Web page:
Obama Leaving For Vacation But Troubles May Follow

The president is facing opposition to the Iran agreement.

If vacations past and his present political challenges are any indication, probably not.

Still, the White House maintains that Martha's Vineyard -- and not Iran -- is the focus of the president's agenda for the next two weeks. Asked Thursday if the president will lobby members of Congress on the issue over his vacation, Press Secretary Josh Earnest said "I doubt it." But on Friday, Earnest said he "wouldn’t rule out that he might make some one-off calls."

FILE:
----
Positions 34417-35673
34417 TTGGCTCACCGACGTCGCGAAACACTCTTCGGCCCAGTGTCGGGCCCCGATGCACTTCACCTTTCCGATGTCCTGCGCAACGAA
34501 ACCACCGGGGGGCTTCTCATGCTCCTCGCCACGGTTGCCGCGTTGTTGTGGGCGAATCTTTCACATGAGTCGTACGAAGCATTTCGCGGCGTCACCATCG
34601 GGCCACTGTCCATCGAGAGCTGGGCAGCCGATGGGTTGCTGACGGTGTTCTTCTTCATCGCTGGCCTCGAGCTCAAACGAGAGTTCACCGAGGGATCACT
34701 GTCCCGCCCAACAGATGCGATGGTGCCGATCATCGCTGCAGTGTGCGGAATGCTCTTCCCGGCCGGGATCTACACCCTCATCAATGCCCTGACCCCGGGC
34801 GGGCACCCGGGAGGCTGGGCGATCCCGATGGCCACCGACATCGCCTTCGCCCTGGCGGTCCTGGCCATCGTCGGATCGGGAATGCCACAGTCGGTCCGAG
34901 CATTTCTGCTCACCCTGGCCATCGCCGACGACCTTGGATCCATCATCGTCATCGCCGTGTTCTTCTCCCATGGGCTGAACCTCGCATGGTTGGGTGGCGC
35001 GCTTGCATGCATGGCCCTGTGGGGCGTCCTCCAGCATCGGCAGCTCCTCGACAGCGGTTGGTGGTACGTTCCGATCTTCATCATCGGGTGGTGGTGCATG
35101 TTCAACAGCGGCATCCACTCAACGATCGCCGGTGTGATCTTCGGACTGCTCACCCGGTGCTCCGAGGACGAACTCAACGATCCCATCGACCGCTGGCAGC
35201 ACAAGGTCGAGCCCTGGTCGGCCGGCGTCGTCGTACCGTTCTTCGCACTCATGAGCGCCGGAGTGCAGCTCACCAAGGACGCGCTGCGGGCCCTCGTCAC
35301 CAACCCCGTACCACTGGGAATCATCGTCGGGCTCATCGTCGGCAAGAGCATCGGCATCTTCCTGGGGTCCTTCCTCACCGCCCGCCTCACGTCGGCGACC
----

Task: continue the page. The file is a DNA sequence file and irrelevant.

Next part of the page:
The president will have plenty to distract him from the rancor of Washington. For starters, the First Family will have a stunning vacation property to enjoy.

The president can be expected to spend plenty of hours working on his golf game, catching up on time with the family, and trying his hand at other civilian activities (like ordering his own lunch), as he has in years past.

Over the course of what was supposed to be a two-week getaway, the president ended up addressing TV cameras four times, phoned nine foreign leaders, issued three disaster declarations, and even returned to the White House for a three-day period to address the developing situations in Iraq and Ferguson, Missouri.

This year, the First Family is likely hoping for a much quieter vacation.